How will mortgage networks fare in 2005?

Should auld acquaintance be forgot, And never brought to mind? Or will you take a cup o\' kindness yet, For auld lang syne.

With the new year nearly upon us what better time to look ahead to what the next 12 months are going to bring, especially if you decided to take appointed representative status under the new regime. The run-up to regulation saw networks offering a plethora of attractive deals with some promising that they could deliver even more in the future.

Whether the majority of networks have delivered what they set out to achieve is still somewhat debatable, with some falling on their false promises at the first hurdle. So what will the next 12 months bring to those ARs that decide to remain committed to their chosen network? Will the network still be around in 12 months’ time? Is consolidation on the cards or does it come down to being more about quality than quantity? All these questions and more deserve some serious thought.
So, Mortgage Strategy asks: What are the main predictions for 2005 regarding mortgage networks?

Richard Griffiths, Network Data
Closures, mergers, and acquisitions in the first half of 2005. I see a growing migration of directly regulated brokers to the comfort zone of a network as the harsh realities of direct FSA regulation set in, mimicking the long-term growth of the IFA networks. This will come too late to save many of the smaller networks that will struggle to maintain a viable service to their sub-critical mass of ARs.

Bill Warren, The Complete Network
Not as gloomy as some of the larger networks would have us believe. Larger networks will be hoping for smaller ones to disappear so that they can pick up more AR numbers. However, it’s the quality of a network that matters, not the size. Those with high quality controls and arrangements for their ARs should survive and prosper.

Chris May, The Mortgage Times
I believe there will be fewer networks around next year as profit and turnover fall for firms because of the regulatory regime and not having the number of ARs that they predicted. We might also see a lot of mergers going forward with networks sharing compliance and ancillary services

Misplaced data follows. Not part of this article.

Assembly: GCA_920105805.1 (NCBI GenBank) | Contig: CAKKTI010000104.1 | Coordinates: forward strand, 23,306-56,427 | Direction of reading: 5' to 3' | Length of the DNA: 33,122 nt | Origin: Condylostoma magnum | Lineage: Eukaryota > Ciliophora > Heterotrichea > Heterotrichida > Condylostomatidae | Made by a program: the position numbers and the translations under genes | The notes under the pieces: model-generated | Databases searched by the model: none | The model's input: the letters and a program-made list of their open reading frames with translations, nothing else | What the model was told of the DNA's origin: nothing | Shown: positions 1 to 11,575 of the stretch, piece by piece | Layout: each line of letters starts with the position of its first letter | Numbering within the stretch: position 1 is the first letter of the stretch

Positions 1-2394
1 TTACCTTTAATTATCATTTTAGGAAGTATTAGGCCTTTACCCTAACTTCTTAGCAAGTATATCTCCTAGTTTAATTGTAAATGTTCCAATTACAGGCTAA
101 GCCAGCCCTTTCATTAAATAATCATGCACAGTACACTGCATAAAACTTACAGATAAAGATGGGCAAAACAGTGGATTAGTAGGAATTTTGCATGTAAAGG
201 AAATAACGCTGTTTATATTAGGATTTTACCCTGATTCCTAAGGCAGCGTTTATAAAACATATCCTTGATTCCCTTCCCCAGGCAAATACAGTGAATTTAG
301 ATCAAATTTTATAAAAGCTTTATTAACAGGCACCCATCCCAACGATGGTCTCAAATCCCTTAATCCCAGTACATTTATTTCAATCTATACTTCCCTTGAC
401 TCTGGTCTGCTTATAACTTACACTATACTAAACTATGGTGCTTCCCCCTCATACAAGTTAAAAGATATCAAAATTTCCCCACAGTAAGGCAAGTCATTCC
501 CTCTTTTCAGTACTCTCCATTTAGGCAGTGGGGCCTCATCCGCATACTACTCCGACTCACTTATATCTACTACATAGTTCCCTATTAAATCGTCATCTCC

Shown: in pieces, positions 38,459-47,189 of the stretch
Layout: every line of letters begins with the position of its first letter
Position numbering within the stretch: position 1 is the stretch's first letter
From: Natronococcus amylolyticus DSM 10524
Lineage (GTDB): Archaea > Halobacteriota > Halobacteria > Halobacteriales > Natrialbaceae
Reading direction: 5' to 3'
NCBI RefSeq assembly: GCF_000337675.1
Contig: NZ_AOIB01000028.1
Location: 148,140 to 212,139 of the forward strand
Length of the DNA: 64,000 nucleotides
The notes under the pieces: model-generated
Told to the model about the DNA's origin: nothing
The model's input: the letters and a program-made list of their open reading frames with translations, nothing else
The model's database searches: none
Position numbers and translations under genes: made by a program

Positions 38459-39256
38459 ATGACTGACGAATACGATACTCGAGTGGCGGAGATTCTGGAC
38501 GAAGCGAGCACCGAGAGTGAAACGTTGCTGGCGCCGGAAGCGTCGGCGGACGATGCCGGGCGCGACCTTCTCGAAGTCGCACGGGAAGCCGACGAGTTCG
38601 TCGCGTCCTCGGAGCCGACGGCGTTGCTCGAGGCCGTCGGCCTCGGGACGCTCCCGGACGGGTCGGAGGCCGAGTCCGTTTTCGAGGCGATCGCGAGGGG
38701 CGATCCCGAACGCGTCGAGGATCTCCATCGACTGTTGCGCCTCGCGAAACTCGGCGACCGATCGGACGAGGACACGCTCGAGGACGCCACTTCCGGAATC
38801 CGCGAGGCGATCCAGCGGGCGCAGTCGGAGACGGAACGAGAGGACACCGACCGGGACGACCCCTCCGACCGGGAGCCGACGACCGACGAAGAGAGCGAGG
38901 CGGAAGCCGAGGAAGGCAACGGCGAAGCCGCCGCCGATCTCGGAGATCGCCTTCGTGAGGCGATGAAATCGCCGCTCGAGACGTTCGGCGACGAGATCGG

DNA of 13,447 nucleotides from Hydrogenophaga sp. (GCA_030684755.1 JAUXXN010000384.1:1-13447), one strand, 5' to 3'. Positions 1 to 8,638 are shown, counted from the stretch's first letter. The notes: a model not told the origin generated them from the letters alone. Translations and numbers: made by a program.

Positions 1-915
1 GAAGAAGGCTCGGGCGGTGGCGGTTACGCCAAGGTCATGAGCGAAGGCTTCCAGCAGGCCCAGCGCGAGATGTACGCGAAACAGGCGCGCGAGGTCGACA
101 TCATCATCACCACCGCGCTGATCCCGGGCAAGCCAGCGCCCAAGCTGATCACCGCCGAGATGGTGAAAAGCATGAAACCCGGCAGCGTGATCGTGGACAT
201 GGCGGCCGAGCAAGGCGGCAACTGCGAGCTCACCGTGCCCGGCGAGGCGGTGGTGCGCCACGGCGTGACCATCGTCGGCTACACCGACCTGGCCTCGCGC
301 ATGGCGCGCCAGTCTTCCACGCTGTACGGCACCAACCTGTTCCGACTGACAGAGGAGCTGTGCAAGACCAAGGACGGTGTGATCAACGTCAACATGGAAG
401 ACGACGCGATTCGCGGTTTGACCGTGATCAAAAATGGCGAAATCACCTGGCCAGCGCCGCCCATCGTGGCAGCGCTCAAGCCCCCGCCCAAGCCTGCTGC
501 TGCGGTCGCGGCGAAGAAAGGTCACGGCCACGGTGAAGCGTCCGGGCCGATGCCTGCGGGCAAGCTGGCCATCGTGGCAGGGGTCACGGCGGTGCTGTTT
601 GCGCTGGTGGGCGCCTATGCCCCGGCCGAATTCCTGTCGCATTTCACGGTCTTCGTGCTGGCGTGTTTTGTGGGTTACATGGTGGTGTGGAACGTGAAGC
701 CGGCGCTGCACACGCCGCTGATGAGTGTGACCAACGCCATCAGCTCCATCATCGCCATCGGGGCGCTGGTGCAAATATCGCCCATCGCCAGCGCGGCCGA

Martin Cave, Home Loan Partnership
With so many networks, consolidation is bound to occur. There is an obsession with how many members networks have recruited, whereas the focus should be on productivity per member and measured in terms of earnings per sale. The losers are likely to be networks offering a narrow range of mainstream lenders, no choice of well-known packagers offering exclusive products, and restricted to tied (and sometimes expensive) insurance products.

Frank Thurlby, Genesis
There will certainly be fewer networks mainly caused by consolidation. There may be new entrants to the market who have waited to see the dust settle. Many directly authorised firms may be renewing their interest in a network solution having fully come up to speed with the demands of the new regulatory environment.

Richard Verdin, Enable
Consolidation and continued recruitment. I see a move into networks taking place over the next 18 months from those that have, and will, come to realise that statutory regulation is a whole lot different to a code of conduct. The landscape has not yet ceased to shift.

Sally Laker, Mortgage Intelligence
Over 70 mortgage networks were authorised by the FSA from October 31. It is a certainty that there will be significantly fewer networks at the end of 2005. So my prediction is that there will be a large number of appointed representative firms that, unless they have seen their networks failure coming, will suddenly find that they will not be able to trade for a few weeks because they quickly have to join another network.

Stephen Atkins, Freedom Finance
There will be fewer networks but it is their approach to business that will be of real interest. While most larger networks are simply networks the smaller ones are trying to operate through both ARs and directly authorised firms. ARs could become frustrated if they do not perceive an advantage in their commission levels by sending all their business through one source. The network/club may well have to decide where their main support will lie.

Chris French, The Mortgage Marketing Centre
I predict that at the end of 2005 there will be fewer networks than at the beginning. The FSA will effect the closing down of more than one network as they fail to keep ARs under control.

Shaun Godfrey, Bankhall
So many mortgage brokers will be saying why did I join a network when I should have become directly authorised by the FSA? IFAs said it in their thousands so why should mortgage brokers be any different? They will be constantly asking why? And then realising the problems they face to get out.

Ian McIver, Whitechurch Mortgage Network
I think mortgage networks will have it tough. There are so many stories of so many networks with so few ARs that they just won’t be able to survive. They will either merge to form bigger units or go out of business. The roles of mortgage clubs will be interesting as lenders recognise that networks themselves start to act in a similar capacity.

Andy Young, Sesame
There are certainly going to be fewer networks in December 2005 than there are in December 2004. A lot of them will cease to exist, others will merge because they do not have enough appointed representatives, and some might even go back into being a mortgage club or a packager. If you take a look at the AR numbers, there are only going to be about five main players in the market.